--Marshal Zeringue

Friday, June 15, 2018

"The Scientific Journal"

New from The University of Chicago Press: The Scientific Journal: Authorship and the Politics of Knowledge in the Nineteenth Century by Alex Csiszar.

About the book, from the publisher:
Not since the printing press has a media object been as celebrated for its role in the advancement of knowledge as the scientific journal. From open communication to peer review, the scientific journal has long been central both to the identity of academic scientists and to the public legitimacy of scientific knowledge. But that was not always the case. At the dawn of the nineteenth century, academies and societies dominated elite study of the natural world. Journals were a relatively marginal feature of this world, and sometimes even an object of outright suspicion.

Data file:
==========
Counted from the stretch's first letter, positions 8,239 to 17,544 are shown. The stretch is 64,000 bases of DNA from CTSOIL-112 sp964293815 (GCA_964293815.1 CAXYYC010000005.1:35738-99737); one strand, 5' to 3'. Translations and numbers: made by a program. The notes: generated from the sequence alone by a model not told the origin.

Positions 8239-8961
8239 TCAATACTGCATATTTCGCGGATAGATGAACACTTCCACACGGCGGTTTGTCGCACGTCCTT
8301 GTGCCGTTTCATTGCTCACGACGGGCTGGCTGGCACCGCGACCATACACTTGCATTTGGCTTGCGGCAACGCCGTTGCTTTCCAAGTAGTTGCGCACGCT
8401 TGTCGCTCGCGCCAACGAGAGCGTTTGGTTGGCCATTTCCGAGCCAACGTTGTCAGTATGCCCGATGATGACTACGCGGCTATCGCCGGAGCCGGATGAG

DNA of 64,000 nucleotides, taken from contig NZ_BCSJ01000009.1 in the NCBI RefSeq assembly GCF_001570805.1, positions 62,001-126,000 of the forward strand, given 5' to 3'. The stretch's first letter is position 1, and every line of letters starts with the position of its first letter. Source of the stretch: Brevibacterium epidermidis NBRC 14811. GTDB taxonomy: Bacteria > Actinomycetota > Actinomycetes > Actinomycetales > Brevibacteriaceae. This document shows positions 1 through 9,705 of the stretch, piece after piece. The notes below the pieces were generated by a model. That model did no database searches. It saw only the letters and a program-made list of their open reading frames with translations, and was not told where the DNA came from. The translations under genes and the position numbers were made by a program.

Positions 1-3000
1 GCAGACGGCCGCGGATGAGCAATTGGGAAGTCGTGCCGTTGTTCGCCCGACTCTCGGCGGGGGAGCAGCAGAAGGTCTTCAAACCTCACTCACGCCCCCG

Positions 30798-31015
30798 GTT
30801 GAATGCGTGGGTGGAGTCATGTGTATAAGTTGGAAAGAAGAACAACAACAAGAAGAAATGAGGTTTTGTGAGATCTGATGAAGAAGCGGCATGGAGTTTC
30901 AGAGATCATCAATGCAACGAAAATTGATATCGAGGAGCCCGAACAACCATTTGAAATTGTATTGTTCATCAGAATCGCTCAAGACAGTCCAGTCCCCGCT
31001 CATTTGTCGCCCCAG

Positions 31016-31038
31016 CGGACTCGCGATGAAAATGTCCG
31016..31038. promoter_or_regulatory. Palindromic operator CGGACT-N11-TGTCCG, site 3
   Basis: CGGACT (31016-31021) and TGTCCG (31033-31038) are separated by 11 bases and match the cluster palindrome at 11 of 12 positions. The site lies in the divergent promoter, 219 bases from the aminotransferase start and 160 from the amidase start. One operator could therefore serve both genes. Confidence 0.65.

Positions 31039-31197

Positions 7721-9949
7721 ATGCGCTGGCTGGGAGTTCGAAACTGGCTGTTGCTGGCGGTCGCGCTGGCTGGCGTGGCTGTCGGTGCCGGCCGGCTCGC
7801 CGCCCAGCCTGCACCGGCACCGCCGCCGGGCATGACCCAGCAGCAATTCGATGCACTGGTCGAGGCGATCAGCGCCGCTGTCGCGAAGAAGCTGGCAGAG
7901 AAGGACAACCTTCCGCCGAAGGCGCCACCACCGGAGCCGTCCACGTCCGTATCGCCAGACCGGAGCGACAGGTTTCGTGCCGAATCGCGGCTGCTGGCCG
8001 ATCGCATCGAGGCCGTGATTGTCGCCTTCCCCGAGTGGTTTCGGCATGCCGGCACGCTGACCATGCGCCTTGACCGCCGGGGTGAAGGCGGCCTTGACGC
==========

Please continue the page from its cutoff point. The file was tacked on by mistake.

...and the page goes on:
The Scientific Journal tells the story of how that changed. Alex Csiszar takes readers deep into nineteenth-century London and Paris, where savants struggled to reshape scientific life in the light of rapidly changing political mores and the growing importance of the press in public life. The scientific journal did not arise as a natural solution to the problem of communicating scientific discoveries. Rather, as Csiszar shows, its dominance was a hard-won compromise born of political exigencies, shifting epistemic values, intellectual property debates, and the demands of commerce. Many of the tensions and problems that plague scholarly publishing today are rooted in these tangled beginnings. As we seek to make sense of our own moment of intense experimentation in publishing platforms, peer review, and information curation, Csiszar argues powerfully that a better understanding of the journal’s past will be crucial to imagining future forms for the expression and organization of knowledge.